Sunday, November 2, 2008

Overview of Hadoop

My friend Tom Wheeler has written an excellent article over at the OCI Java News Brief.

The article has not only an overview but also many reference links and some outstanding examples of Hadoop in the wild. Examples include the New York Times Machine project and a record-setting cluster with 4000 nodes.

As neat as this all is, I'm more excited about the notion of people solving problems in a different way, via the Map-Reduce strategy. Tom gives a counter-intuitive example of a word count algorithm: in the small, it is awkward and slow; in the large, it scales seamlessly to colossal proportions.

Back in university, a favourite class was the Theory of Computation. I recall the strategy of proving a problem was NP-Hard: if one can express it in terms of another problem that is known to be NP-Hard, then one could argue that if one can solve the original problem in polynomial time, then one could solve the set of NP problems in polynomial time (I'll let commenters distinguish between NP-Hard and NP-Complete and other subtleties). As an understated aside, solving this problem would be 'good for one's resume'.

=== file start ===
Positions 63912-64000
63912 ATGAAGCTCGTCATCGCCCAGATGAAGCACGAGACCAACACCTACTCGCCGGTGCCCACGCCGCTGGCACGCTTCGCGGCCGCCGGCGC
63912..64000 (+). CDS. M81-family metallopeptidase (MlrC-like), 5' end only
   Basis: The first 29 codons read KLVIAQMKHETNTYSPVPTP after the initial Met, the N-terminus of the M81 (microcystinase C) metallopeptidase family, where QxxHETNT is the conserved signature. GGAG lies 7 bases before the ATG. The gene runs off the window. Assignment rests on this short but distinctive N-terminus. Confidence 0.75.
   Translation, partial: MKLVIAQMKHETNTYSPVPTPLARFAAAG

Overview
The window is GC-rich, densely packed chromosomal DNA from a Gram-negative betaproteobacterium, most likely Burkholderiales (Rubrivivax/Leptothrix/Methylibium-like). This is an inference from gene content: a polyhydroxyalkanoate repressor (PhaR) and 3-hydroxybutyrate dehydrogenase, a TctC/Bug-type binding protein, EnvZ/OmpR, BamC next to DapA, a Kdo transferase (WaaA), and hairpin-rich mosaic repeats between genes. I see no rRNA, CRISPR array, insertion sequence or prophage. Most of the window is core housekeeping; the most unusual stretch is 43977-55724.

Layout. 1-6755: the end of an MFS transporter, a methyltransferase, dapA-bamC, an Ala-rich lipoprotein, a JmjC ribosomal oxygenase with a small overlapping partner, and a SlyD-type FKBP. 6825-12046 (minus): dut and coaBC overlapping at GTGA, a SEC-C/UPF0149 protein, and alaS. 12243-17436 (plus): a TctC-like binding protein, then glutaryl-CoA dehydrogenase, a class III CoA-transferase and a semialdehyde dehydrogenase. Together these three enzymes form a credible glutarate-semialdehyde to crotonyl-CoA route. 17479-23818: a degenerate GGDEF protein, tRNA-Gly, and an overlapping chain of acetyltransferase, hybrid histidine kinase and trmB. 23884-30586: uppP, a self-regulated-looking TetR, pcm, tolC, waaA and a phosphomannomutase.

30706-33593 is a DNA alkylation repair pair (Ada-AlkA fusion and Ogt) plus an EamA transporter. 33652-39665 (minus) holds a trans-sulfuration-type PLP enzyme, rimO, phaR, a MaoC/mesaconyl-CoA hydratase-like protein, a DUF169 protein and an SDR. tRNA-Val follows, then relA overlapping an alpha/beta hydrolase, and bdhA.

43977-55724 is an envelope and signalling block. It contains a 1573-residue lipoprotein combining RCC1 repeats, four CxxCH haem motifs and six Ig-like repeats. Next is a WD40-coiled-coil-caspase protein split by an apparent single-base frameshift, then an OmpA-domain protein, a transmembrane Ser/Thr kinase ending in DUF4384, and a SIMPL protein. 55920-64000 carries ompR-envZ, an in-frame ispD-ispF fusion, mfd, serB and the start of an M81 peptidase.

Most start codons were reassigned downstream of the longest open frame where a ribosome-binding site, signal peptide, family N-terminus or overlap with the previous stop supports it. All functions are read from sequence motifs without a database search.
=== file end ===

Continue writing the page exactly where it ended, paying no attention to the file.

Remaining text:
Solving a problem with Map-Reduce isn't the same thing, but there is an abstract, psychic thread that seems to tie them together: the notion of thinking about problems in a certain mindset. Very cool stuff. I hope to find time to explore that further.

1 comment:

Anonymous said...

P vs NP and seeing a UI is Mac- or iPhone- like vs making it so.
(This comment reproduced here in full from my own blog entry)

So, I read this Code to Joy entry, which reminded me about P vs NP problems, and this from Daring Fireball about how you could tell at a glance in the 80s if an application’s user interface was Mac-like, and you can do the same now for iPhones, but it takes notable effort to actually make such an interface.

So, my observation is that there is a very close analogy here:
It is easy (a P problem) to say YES, this UI is iPhone-like, but it is hard and time-consuming (an NP problem) to create one.

That’s my insight for the day; I hope it is of some benefit to someone :-)